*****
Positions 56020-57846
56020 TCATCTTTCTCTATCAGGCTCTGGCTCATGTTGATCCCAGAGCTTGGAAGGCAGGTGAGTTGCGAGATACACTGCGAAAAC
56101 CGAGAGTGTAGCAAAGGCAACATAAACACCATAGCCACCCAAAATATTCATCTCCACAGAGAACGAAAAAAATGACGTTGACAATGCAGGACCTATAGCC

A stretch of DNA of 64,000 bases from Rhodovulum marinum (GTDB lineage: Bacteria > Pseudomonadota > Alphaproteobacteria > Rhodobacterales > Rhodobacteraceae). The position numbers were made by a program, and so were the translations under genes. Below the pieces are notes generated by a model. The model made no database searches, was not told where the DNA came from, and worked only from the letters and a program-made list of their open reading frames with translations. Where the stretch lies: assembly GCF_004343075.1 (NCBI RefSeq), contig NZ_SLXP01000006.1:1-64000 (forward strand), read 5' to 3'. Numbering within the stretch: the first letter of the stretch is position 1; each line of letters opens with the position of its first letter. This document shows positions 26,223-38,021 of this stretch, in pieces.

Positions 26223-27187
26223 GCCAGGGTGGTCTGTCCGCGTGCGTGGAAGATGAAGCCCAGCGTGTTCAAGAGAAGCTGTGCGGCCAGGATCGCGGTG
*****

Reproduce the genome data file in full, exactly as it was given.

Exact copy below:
Positions 56020-57846
56020 TCATCTTTCTCTATCAGGCTCTGGCTCATGTTGATCCCAGAGCTTGGAAGGCAGGTGAGTTGCGAGATACACTGCGAAAAC
56101 CGAGAGTGTAGCAAAGGCAACATAAACACCATAGCCACCCAAAATATTCATCTCCACAGAGAACGAAAAAAATGACGTTGACAATGCAGGACCTATAGCC

A stretch of DNA of 64,000 bases from Rhodovulum marinum (GTDB lineage: Bacteria > Pseudomonadota > Alphaproteobacteria > Rhodobacterales > Rhodobacteraceae). The position numbers were made by a program, and so were the translations under genes. Below the pieces are notes generated by a model. The model made no database searches, was not told where the DNA came from, and worked only from the letters and a program-made list of their open reading frames with translations. Where the stretch lies: assembly GCF_004343075.1 (NCBI RefSeq), contig NZ_SLXP01000006.1:1-64000 (forward strand), read 5' to 3'. Numbering within the stretch: the first letter of the stretch is position 1; each line of letters opens with the position of its first letter. This document shows positions 26,223-38,021 of this stretch, in pieces.

Positions 26223-27187
26223 GCCAGGGTGGTCTGTCCGCGTGCGTGGAAGATGAAGCCCAGCGTGTTCAAGAGAAGCTGTGCGGCCAGGATCGCGGTG